The last 18 months have had a huge impact on communities across Scotland. While we as a nation are only just beginning to understand the lasting impact of the COVID-19 pandemic, one thing we can see already is that the mental health of the nation has taken a real hit. Now, more than ever, it’s important that we get talking about mental health, and standing up to stigma and discrimination when we see it, to make sure that people get support and understanding when they need it.
This month (October 2021) we at See Me launched a new campaign – See Us. We’re calling on everyone in Scotland to get behind the movement to end mental health stigma and discrimination to make real change for those who need it. It’s time to stop Seeing Me, the person struggling, and for everyone to stand up and say, ‘See Us, we’re making a difference together.’
A survey of over 2,000 Scots, including 1,000 who have experienced mental health problems, found that more than half (58%) say that their own perceptions of people with mental health problems have improved in the last 10 years. And while that’s great progress, we know we still have work to do. We also found that 15% of people had faced stigma in GPs’ practices, and 1 in 10 in NHS services.
Tackling mental health stigma and discrimination is key to ensuring people can get the right help and support when they struggle with their mental health. Compassionate, person centred care is vital to ensure that people get the right support, and aren’t judged, dismissed or labelled because of their diagnosis.
The See Us campaign encourages people across Scotland – whether they have experience of a mental health problem or not – to join the movement to end stigma, by educating themselves, getting involved in events and activities, and speaking up to challenge outdated stereotypes.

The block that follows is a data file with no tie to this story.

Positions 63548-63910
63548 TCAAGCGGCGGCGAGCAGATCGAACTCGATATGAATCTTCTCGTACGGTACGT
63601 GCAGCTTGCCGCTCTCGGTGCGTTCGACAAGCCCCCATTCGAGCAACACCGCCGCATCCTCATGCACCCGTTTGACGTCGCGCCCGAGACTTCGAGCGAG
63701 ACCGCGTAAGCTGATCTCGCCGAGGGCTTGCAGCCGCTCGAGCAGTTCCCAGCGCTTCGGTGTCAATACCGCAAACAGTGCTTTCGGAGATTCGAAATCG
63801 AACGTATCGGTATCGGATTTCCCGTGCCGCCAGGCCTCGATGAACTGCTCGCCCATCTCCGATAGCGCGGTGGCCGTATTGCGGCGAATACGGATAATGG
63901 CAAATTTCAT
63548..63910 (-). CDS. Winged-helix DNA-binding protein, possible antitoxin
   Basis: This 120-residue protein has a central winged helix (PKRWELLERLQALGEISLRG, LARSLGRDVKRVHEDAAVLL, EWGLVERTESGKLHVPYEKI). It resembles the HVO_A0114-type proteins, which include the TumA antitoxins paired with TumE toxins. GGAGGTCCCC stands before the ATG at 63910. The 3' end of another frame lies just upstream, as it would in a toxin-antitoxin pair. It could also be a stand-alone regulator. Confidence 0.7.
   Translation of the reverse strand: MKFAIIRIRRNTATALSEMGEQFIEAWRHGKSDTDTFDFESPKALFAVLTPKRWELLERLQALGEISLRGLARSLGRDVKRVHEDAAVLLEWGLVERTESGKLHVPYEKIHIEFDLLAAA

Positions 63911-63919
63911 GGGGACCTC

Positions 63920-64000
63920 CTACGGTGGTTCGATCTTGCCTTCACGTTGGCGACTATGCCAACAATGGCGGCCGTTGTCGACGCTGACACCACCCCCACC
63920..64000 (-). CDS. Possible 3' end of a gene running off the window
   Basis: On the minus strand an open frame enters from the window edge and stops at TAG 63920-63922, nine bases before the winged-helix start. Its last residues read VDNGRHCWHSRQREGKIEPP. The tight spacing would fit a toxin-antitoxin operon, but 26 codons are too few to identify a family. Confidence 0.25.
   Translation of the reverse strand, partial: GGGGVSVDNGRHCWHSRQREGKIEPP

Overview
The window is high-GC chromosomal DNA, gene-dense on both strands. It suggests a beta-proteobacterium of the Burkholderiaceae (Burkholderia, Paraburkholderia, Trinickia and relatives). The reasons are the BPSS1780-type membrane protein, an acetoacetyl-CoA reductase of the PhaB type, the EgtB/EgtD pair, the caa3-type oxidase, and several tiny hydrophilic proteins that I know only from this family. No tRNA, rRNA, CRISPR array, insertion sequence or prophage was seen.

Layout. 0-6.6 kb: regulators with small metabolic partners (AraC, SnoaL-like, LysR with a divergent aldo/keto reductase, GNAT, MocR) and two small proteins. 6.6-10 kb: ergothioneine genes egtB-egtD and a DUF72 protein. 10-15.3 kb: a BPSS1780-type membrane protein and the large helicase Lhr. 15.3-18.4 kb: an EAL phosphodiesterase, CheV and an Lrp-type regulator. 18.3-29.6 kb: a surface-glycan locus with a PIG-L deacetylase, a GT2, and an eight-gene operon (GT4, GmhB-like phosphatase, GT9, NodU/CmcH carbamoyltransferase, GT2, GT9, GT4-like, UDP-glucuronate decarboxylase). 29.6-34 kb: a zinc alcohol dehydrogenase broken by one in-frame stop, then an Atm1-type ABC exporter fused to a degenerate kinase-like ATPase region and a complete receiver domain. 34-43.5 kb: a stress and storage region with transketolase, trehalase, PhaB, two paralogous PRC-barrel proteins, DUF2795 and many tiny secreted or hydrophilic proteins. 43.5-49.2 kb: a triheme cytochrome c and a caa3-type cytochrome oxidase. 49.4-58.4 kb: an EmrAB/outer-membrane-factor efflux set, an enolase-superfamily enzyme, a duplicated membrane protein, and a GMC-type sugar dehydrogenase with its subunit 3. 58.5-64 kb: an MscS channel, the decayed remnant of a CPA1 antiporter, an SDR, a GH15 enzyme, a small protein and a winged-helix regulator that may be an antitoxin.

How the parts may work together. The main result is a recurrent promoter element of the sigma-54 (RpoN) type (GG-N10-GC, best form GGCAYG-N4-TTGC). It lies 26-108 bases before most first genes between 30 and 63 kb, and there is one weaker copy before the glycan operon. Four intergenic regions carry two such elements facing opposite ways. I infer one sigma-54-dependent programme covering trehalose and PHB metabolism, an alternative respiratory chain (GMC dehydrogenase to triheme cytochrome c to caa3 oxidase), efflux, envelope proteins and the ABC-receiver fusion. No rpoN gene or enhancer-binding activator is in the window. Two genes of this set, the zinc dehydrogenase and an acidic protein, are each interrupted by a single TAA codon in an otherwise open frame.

Voluntary health organisations play a crucial role in helping people to get the support they need – and we’ve got lots of resources online in the new See Us home page designed for health and social care professionals, including our newly-launched health and social care toolkit. You can find all of this, and more, at See Me See Us where you can also sign up to show your support for the movement. On the site, you’ll also find our See Us activity pack, which is packed with ways in which to engage with colleagues and patients and get the conversation started on mental health stigma and discrimination.
Stigma and fear of discrimination prevent people from reaching out for the help they need – and, for some, it can be the difference between life and death. Mental health affects people from all walks of life, so I’m asking you to do your bit and take action. Whether you’re offering a listening ear for someone who needs it, sharing your own experiences of mental health to help break down barriers, or organising an event using our activity pack, everything we do matters – and it all helps us get closer to ending mental health stigma and discrimination in Scotland.
Wendy Halliday is the Director of See Me, Scotland’s programme to end mental health stigma and discrimination. Find out more about See Us and how you can get involved at See Me See Us and join in the conversation on social media using #SeeMeSeeUs to help others to find out about the movement.